A Momentous Moment in the History of Flight
Published: May 21, 2014
While Orville and Wilbur Wright may have invented the airplane, this week marks the 87th anniversary of another pioneer in aviation, Charles Lindbergh. His successful trans-Atlantic flight may have only lasted 33 hours, 30 minutes and 29.8 seconds, but it paved the way for how we travel today. Also, he was only 25 when he made the journey! Here is a little information on his historic flight:
On May 20, 1927, Charles Lindbergh began the first non-stop flight from New York to Paris and the first solo flight across the Atlantic Ocean, taking off from Roosevelt Field in New York in his plane The Spirit of St. Louis. Lindbergh left New York that evening, heading toward Nova Scotia to minimize his time over water. His plane landed safely in Paris thirty-three and a half hours later. A crowd of more than 100,000 people gathered to greet him.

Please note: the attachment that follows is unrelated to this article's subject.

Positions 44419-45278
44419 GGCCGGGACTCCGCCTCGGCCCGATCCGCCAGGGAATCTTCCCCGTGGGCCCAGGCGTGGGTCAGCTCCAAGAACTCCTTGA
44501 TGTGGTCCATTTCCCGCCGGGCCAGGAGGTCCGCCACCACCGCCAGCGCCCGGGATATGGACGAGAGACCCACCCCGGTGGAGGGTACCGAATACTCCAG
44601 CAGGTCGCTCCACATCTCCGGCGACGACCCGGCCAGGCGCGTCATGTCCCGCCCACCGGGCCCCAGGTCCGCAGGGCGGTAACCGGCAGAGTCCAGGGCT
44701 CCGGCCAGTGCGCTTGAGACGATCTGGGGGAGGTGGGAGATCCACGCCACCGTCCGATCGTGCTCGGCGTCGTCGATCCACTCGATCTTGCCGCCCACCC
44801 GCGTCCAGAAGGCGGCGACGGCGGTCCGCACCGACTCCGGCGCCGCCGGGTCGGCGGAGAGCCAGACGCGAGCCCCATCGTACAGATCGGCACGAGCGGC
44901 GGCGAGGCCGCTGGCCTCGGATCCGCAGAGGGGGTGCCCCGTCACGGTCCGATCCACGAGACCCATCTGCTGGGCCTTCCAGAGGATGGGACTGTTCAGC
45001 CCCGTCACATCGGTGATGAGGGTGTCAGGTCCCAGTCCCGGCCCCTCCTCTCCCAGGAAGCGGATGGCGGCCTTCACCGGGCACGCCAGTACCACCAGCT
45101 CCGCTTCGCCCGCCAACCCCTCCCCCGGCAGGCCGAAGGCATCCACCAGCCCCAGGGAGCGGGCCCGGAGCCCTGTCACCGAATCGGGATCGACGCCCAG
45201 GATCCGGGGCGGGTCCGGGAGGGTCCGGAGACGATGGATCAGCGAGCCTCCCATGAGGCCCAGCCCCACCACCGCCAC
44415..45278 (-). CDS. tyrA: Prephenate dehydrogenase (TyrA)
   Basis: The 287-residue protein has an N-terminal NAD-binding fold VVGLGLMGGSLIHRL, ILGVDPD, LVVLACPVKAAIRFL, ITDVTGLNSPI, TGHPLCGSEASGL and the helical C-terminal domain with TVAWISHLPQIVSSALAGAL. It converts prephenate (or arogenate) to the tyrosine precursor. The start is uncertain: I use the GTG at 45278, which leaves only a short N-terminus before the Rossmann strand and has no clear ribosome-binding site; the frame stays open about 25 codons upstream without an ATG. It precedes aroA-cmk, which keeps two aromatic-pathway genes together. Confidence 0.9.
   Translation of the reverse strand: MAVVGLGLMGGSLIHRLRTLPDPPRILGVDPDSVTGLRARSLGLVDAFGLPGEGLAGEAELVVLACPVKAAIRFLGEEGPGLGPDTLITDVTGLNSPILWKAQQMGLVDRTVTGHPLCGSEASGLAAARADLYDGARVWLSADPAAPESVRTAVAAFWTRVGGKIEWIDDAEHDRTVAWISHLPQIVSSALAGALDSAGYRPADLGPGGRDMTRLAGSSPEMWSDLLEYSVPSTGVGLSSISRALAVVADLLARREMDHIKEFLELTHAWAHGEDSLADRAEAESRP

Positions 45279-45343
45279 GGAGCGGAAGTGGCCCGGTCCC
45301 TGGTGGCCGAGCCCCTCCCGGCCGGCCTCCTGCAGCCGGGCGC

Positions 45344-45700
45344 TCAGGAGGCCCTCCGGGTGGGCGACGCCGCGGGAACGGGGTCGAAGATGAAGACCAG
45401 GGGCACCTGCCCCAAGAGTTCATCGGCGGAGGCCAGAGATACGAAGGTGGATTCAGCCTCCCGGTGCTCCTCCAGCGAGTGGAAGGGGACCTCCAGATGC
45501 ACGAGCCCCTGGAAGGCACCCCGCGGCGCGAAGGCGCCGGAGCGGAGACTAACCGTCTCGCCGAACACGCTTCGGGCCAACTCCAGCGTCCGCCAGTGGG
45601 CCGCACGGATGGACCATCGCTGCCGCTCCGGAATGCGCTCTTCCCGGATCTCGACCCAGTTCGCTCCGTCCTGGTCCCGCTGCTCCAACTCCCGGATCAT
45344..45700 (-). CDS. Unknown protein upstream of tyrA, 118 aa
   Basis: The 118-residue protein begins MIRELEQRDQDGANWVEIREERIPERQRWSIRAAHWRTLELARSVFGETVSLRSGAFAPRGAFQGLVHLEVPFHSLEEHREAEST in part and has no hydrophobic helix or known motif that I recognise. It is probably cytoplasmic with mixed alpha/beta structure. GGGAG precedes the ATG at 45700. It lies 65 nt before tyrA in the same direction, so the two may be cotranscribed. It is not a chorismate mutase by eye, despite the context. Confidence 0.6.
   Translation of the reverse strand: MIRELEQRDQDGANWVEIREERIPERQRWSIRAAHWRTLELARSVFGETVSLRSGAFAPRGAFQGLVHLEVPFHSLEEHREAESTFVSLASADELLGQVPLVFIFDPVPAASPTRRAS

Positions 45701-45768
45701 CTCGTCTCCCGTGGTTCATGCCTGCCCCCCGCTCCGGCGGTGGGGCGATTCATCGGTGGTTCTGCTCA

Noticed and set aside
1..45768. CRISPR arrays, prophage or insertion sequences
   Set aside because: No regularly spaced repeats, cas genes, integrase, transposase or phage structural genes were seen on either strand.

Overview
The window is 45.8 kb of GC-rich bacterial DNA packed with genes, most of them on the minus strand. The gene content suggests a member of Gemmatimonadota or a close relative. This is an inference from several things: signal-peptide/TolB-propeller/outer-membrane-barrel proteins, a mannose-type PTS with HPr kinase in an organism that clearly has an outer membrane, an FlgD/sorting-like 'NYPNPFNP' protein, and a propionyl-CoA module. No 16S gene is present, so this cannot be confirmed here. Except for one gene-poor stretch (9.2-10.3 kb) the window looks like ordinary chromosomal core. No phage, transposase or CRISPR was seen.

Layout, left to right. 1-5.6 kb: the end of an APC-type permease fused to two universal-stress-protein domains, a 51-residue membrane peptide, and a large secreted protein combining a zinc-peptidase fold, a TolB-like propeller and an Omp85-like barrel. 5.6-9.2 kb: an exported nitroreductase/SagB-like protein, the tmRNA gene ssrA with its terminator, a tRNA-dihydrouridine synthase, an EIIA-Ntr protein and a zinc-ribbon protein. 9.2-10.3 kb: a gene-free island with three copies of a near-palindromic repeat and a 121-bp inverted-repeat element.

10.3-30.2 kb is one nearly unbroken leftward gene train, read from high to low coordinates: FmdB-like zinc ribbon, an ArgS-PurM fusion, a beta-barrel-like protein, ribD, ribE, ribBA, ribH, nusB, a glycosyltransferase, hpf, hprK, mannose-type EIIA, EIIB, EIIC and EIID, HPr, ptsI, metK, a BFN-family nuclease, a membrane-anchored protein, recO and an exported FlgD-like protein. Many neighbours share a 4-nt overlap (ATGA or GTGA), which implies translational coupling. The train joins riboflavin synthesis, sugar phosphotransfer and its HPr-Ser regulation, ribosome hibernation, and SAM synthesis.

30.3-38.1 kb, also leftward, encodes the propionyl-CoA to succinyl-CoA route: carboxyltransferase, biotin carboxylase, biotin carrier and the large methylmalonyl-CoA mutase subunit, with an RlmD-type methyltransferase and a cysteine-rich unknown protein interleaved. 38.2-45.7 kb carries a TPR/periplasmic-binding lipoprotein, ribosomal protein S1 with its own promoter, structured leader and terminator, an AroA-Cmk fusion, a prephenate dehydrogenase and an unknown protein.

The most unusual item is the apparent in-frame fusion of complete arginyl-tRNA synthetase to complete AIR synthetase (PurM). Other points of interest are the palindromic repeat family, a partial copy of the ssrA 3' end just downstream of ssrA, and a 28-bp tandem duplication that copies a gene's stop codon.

Most people at that time could have told you exactly where they were when they heard the news that Lindberg’s plane made it to Paris. People had waited nervously by their radios, listening for news of the flight. Air travel was still relatively new and Lindberg's flight captured people's imagination.
Overwhelmed by the reception, Lindbergh sought refuge in the residence of the American ambassador to France. He had originally planned to spend a few quiet days sightseeing in Europe after his flight, but this was not meant to be as he had become one of the most famous people in the world overnight. This fame lasted for many years after the flight.
When President Coolidge heard the news of Lindbergh's successful flight, he asked him to return to America to receive the Distinguished Flying Cross. The navy dispatched a destroyer to France to pick him up and transport him back across the Atlantic. He returned to a reception unprecedented in America’s history with New York City honoring him with the largest ticker tape parade ever held.